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“The Female Brain” 31 August 2006

Posted by Todd in Cognitive Science, Gender.

I just listened to an interview with Louann Brizendine, author of The Female Brain, a neuropsychiatrist who has just published a sort of survey of research into the way female brains work. Although there were a couple of things that I questioned, in general I found her discussion fascinating, as she, like many cognitive scientists, kept talking about the diversity of outcomes and the interaction of environment with brain development and the way the statistics overlap.

1. Probably obvious to most people, it struck me this morning that each individual trait that you can study actually has a different statistical distribution among males and females and that the bell curves would overlap differently.

2. She emphasizes the importance of social reward systems that encourage different behaviors, and cites iceland as an example, where men are funneled into fishing and women are funneled into engineering, so in Iceland, girls score higher on math and science scores.

3. She also emphasized individual differences within genders and insisted over and over that they are talking about statistical averages when they talk about “the genders”.

Some specifics that interested me were the way men and women “do sex,” where women have significantly more brain connections in the area of the brain devoted to attracting mates and men have more connections in the area devoted to persuing mates.  I’m still digesting that bit of information.  One problem or question that I had was her discussion of the visual arousal of men, simply because it contradicts some stuff I read a couple years ago.  Dr. Brizabine said that men have far more highly wired visual cortexes in general (which is interesting, given that women can actually have more color receptors than men) and that they are immediately visually stimulated sexually by an attractive potential partner, and that this leads men to form emotional bonds much more quickly to their potential partners (i.e., love at first sight) than do women.  What I questioned was about the sexual arousal, because of some studies I’ve read that showed the women were not only equally aroused by visual representations of sexual activity, but that they were often aroused by sexual images in general, whereas men were only aroused by particular acts or particular types of women.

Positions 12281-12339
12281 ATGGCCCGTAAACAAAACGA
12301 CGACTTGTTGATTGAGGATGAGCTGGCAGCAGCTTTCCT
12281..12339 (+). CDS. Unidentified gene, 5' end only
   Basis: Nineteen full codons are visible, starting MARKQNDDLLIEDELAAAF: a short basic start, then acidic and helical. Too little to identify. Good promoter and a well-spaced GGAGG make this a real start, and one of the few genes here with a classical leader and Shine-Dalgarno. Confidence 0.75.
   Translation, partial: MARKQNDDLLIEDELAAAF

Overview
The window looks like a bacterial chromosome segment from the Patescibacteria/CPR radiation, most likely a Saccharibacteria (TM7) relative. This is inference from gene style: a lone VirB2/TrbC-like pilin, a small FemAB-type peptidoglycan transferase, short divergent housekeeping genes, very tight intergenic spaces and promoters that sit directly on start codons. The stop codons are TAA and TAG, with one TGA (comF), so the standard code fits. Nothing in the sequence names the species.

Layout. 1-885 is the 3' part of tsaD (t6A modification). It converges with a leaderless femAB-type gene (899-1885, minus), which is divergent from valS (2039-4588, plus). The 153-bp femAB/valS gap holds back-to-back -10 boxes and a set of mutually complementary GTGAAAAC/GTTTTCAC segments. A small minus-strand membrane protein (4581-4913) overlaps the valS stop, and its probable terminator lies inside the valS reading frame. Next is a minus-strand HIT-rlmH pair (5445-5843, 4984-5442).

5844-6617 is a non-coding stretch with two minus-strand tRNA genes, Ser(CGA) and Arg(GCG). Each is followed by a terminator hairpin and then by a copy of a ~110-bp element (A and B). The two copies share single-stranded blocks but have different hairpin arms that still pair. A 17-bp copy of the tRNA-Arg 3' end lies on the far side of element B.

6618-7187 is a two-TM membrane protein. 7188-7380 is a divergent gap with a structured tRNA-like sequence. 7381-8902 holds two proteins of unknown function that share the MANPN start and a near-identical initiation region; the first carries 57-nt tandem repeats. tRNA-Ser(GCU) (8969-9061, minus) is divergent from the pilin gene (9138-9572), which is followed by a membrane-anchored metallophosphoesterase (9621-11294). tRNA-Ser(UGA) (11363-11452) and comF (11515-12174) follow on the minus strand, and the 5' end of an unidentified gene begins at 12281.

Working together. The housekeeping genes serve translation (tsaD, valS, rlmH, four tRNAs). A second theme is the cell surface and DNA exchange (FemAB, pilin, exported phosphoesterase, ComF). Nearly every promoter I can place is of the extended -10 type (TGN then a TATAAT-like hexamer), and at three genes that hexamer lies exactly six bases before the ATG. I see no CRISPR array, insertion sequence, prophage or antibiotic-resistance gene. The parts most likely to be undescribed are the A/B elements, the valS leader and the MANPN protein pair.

I also was disappointed that she didn’t spend more time talking about cognition and learning itself.  She did mention that female brains and male brains will both come up with the same answer to a problem, but that in studying how they do so, they use different neural pathways and processes to come up with the answer (still, of course, in the overlapping bell curve).  She also points out that personal preferences and social reward systems play a huge role here.  And she also mentioned in passing that male and female IQ points are virtually equal (that is, there’s no difference in intelligence outcomes between the genders).  However, in other research I’ve read, they emphasized that male and female brains all can learn the same things; in other words, they emphasized the plasticity of the brains, regardless of the gender of the brain.  I really wanted her to talk about that.

Ultimately, I really wanted it to be more comparative, because as she talked about the nurturing processes in a female brain, I wanted her to say what that was in men, but she simply said that both males and females are ‘hard wired’ for reproduction and caring for young.  I also, as usual, was left with the question of whether or not gay people’s brains are different (the pheromone studies of this past year give clues that say yes they are, and not just that they respond sexually like the opposite sex).

Listen to the interview here, on KQED.org.

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